A usually tame report was released by the Bureau of Economic Analysis today, but it's worth seeing, as it gives another indication on where the economy in Wisconsin stood as 2013 ended and the 2014 campaign season starts to heat up. This report was on the personal income by state for 2013, and featured a mixed bag for the 3rd year of the Age of Fitzwalkerstan.
First of all, here are 3 topline stats-
1. The state was 19th in income growth for 2013, and 3rd in the Midwest (behind Minnesota and Iowa). Pretty good, as the 2.73% increase was above the national average of 2.57%, the first time the state beat the country as a whole since 2008-09.
The state also had per capita income growth of 2.44%, which beat the U.S. total of 1.85%, and placed 2nd in the Midwest (behind farm-heavy Iowa). But the flip side of that stat is that Wisconsin's coming from a lower start, as the state is still a mediocre 26th in per capita income at $43,149, which is more than $5,700 less than Minnesota and $3,600 less than Illinois (in fact, Minnesota's per capita income went up by a higher dollar amount than Wisconsin, it just had a lower percentage on its increase). Good luck competing with those places for talent if workers are getting a 10% premium on pay.
Despite the strong year-round figures, the state ended 2013 poorly, as it placed 43rd in income growth for the 4th Quarter, and 5th out of 7 Midwestern states. Even that masks how bad things were in Wisconsin, as the national report mentions "The fourth-quarter personal income decline in Iowa and six other states reflected lower crop prices which reduced the value of farm output and farm earnings." One of those other 6 states was Minnesota, which not surprisingly was the other state behind Wisconsin. Take out farm earnings for the 4th Quarter, and Wisconsin is dead last.
Change in non-farm earnings, Midwest, 4th Quarter 2013
So not a good ending, and that was before the brunt of the polar vortex hit, which already led to a 0 for private sector job growth in Wisconsin for January, and stagnated sales taxes for February.
The other item I want to look at is the income trends over 3 years of the Walker/WisGOP era in Wisconsin. 2010-11 will take into account the increased income that resulted from the 2-year cut in Social Security taxes that started in 2011, but it will also include the higher pension payments that Wisconsin public employees had to make due to Act 10, which reduced incomes. 2011-12 had a lower income growth with Social Security taxes staying the same, and 2012-13 featured declines all over the country as the Social Security tax cut ended. First, we'll go with total personal income.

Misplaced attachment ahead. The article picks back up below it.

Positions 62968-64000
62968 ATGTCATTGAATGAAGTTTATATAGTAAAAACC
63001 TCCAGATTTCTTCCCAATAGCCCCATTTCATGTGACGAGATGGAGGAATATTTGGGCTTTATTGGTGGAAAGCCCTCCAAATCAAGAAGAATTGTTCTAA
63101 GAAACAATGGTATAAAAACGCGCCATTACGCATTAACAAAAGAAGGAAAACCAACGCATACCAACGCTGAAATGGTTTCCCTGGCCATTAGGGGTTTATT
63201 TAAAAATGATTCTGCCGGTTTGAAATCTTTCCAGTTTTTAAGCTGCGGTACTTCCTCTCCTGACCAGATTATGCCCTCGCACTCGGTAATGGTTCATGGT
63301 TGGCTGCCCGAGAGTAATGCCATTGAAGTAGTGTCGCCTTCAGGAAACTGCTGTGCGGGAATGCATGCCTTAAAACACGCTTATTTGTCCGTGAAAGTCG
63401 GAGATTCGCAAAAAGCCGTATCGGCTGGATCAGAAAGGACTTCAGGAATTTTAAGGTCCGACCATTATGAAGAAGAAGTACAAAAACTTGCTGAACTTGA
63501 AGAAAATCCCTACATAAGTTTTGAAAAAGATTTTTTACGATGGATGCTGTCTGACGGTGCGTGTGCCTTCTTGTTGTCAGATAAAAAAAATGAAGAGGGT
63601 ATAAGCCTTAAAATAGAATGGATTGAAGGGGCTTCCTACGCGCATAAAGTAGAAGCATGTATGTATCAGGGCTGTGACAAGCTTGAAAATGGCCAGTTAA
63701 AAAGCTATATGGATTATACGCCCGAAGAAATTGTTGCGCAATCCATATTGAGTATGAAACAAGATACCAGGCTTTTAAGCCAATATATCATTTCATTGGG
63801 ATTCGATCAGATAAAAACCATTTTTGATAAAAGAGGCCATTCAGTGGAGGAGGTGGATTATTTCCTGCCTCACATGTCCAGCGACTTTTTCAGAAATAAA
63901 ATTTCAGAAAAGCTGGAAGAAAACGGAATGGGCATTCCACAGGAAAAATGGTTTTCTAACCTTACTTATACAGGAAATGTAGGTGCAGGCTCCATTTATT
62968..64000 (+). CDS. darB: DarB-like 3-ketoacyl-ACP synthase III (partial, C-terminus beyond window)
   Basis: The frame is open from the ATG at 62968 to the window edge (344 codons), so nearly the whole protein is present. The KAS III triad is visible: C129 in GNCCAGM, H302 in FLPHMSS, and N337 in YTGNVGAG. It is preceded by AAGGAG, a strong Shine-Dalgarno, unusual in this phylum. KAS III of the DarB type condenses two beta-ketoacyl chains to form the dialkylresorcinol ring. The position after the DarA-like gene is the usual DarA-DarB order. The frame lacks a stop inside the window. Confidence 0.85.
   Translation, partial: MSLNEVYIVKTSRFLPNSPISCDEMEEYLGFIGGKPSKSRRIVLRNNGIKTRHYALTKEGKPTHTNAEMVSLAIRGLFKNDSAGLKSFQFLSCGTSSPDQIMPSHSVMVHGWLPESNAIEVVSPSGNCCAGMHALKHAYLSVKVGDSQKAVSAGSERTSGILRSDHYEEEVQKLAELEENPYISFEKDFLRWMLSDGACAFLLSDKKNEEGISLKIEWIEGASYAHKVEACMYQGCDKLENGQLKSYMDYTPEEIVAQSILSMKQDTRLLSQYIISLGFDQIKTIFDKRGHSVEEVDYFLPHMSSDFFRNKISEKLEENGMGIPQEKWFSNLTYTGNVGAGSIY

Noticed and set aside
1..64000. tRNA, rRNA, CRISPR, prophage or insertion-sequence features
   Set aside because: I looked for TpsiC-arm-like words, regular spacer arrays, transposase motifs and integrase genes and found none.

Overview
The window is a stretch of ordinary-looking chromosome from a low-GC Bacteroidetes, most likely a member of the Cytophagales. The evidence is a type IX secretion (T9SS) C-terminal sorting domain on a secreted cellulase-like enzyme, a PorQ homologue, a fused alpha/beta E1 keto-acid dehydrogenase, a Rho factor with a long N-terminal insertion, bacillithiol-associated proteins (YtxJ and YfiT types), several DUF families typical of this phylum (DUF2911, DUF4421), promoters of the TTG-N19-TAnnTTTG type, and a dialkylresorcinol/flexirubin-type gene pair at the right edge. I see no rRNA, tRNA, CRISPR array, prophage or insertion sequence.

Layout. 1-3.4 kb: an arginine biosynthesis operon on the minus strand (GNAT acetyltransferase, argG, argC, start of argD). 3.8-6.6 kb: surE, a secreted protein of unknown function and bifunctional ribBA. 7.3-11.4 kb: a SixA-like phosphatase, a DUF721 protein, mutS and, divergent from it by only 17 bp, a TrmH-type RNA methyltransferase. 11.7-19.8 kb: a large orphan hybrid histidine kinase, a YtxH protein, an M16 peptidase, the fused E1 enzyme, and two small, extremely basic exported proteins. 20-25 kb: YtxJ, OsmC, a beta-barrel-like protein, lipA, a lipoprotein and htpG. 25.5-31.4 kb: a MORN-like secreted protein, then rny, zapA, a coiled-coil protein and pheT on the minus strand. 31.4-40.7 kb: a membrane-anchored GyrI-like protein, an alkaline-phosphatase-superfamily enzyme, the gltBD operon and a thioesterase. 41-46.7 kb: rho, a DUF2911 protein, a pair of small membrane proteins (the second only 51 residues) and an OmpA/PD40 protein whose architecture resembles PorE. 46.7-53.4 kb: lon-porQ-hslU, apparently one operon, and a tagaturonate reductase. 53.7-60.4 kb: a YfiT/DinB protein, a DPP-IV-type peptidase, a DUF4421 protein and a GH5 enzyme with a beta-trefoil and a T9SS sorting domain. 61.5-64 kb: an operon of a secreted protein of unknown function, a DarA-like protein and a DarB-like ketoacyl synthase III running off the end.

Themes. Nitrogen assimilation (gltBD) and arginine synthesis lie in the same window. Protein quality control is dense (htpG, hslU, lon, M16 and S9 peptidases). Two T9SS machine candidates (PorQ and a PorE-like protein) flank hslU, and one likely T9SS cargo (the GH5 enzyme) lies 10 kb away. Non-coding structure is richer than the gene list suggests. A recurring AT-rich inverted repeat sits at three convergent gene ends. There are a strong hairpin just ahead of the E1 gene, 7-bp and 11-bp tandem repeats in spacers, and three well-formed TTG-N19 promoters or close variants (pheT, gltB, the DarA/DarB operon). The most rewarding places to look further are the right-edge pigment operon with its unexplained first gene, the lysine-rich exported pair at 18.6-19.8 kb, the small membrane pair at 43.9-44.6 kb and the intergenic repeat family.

Now we'll show you personal income per capita, which has a similar story.
In both graphs, Wisconsin started off in 6th place out of the 7 Midwestern states in 2010-11, and you'll note the flatter slope of the trend line for Wisconsin (in red) compared to Minnesota (in orange) and the U.S. as a whole (in blue). This shows that Wisconsin has "caught up and passed" other places not through booming incomes in our state, but because the other places fell back toward us in growth levels. And the larger difference with Minnesota on personal income vs. personal income per capita reflects the Gopher State adding nearly 110,000 people since 2010 while Wisconsin has only added 53,122 (in fact, Wisconsin's population growth has declined in each of the 3 years Scott Walker has been in office). The disparities in income could also lead to an attraction of talent to Minnesota, and brain drain and lower population growth would certainly be something to limit Wisconsin's economic vitality and income levels if it continues.
So in the short-term, Wisconsin came out reasonably well in the BEA's state income report. But the 3-year picture of the Age of Fitzwalkerstan still shows the state staying behind many of its neighbors and the nation as a whole, and with a weak 4th Quarter of 2013 and a cold 1st quarter of 2014, it doesn't look so good for the next reports that might emerge.